Miscellany

Behind the GPI: Phil Hellmuth is Back on His Feet

By Michael Craig

Phil Hellmuth is a polarizing figure in poker, among both fans and other professionals. To some, he is the greatest tournament poker player of all time. To others, he was last relevant in the pre-Moneymaker era and has morphed into a pro-wrestling style character, preening and pouting to the camera’s demands.

Although his trio of runner-up finishes at the 2011 World Series of Poker have quieted his critics, the bigger questions remain: How good was Phil Hellmuth in his prime? How good is he now?

The GPI can help answer such questions. The GPI has been computed officially only since June 2011, but with a few exceptions (like median cashes, caps on field sizes and buy-ins), it provides a reasonable measure of quality among players of a particular era. It also provides a rough measure between players of different eras, but it should be noted that, due to fewer events and smaller fields, historical scores will tend to be lower.

Where Phil Hellmuth and Erik Seidel today have over fifty shots at each WSOP, they had only twenty or so in the early Nineties. Few of the events that now comprise the World Poker Tour operated before 200o and tournament poker in Europe was in its infancy. (See Anthony Holden’s Big Deal for what the “international tournament circuit” consisted of back in 1989.) Because the fields were smaller, the superstars of the day couldn’t rack up the same scores as 2011 competitors. By the same measure, however, those wins did not require the endurance of prevailing over today’s fields.

Phil Hellmuth has been part of the poker story for a long, long time. He turned forty-seven on July 16, just as Ben Lamb was laying the groundwork to deny Phil yet another attempt at a 2011 Series win – by making the November Nine, Ben Lamb is now the leading candidate for 2011 WSOP Player of the Year honors. Of little consolation (but still worth noting), most of Hellmuth’s competitors for POY were toddlers when he first cashed in a poker tournament on October 26, 1987, and several of them (Sam Stein, Jake Cody, Yevgeniy Timoshenko) weren’t even born.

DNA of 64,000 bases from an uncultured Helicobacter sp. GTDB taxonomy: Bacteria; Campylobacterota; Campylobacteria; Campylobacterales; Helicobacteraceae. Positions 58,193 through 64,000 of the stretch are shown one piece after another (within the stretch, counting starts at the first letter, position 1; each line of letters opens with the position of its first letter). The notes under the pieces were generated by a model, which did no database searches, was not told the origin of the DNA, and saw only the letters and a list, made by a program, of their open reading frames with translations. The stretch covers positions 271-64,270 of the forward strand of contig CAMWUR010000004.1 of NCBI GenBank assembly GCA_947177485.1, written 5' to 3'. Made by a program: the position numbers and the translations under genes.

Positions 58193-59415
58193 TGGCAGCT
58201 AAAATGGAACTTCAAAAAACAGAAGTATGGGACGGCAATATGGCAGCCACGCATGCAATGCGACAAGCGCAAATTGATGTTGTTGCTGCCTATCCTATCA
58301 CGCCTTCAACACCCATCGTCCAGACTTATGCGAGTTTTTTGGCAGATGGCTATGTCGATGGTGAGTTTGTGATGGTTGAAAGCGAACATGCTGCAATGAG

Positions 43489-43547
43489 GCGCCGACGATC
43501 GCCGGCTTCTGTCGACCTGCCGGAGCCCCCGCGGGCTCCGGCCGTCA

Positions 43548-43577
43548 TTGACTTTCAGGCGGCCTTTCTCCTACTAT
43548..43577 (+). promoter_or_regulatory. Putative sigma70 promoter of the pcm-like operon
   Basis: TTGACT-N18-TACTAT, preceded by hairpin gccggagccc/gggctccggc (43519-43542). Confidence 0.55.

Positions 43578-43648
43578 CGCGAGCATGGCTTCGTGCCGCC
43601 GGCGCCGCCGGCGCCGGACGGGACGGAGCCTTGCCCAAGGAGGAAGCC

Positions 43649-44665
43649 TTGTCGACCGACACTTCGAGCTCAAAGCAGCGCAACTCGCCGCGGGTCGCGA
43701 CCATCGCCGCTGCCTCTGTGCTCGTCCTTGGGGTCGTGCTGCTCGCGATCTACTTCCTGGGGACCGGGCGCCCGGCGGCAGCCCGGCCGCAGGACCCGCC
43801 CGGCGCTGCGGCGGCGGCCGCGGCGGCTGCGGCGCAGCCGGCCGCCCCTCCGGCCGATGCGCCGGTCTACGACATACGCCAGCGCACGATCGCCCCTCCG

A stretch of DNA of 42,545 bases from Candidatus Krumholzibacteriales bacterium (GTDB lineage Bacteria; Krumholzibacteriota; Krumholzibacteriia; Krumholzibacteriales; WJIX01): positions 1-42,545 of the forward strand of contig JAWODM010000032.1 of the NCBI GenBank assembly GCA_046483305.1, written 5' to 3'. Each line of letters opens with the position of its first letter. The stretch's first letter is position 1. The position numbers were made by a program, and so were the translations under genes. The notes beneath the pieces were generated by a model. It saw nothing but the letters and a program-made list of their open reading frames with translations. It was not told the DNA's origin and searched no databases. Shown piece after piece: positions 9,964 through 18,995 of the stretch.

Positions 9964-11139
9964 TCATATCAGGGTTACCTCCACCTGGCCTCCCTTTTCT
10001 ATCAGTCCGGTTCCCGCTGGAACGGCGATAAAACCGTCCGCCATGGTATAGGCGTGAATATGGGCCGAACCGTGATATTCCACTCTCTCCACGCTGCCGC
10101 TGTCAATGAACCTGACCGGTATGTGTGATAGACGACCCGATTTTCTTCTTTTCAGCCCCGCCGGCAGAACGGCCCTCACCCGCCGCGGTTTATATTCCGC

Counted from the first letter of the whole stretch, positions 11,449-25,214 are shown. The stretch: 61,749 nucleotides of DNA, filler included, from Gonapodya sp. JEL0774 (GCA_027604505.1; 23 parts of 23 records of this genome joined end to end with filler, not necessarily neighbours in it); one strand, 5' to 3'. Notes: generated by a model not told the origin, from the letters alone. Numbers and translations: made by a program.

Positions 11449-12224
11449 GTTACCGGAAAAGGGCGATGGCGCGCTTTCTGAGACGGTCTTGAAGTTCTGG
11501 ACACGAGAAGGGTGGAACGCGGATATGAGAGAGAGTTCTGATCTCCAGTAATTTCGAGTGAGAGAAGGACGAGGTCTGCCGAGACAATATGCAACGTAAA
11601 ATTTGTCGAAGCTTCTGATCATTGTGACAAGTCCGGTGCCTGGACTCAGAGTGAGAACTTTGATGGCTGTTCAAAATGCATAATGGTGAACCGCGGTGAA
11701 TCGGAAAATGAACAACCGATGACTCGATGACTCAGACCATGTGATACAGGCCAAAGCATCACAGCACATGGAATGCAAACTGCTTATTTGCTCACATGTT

Forty-six years old during the Series, Phil was the same age as Jack Nicklaus when he won his last Masters in 1986. Elite athletes naturally require more physical tools than poker players to excel, but they share the need for mental and physical discipline and the continuing hunger to compete.

When Phil won the Main Event in 1989, he had already won the $10,000 Main Event at the Diamond Jim Brady (the major Bicycle Club tournament at the time) and several other titles. Because Johnny Chan had won the WSOP Main Event the two previous years and was runner-up to Hellmuth, the GPI shows him still ranked #1 by a sizable margin, with Phil #2, and another big gap between the next group of players.

GPI Top Ten on June 1, 1989:

1. Johnny Chan
2. Phil Hellmuth
3. David “Chip” Reese
4. Humberto Brenes
5. Mike Picow
6. Jay Heimowitz
7. T.J. Cloutier
8. Stu Ungar
9. Lyle Berman
10. Gene Fisher

Hellmuth spent most of the Nineties in the top twenty, though he did not dominate. He had won six bracelets and three Hall of Fame events, but by the beginning of 2000, he ranked 14th. Erik Seidel and T.J. Cloutier, with equally impressive career records, ranked higher, along with an increasing number of players with stronger two- and three-year results, including Ted Forrest, Annie Duke, and Mike Matusow.

GPI Top Fifteen on January 1, 2000:

1. Erik Seidel
2. Dewey Weum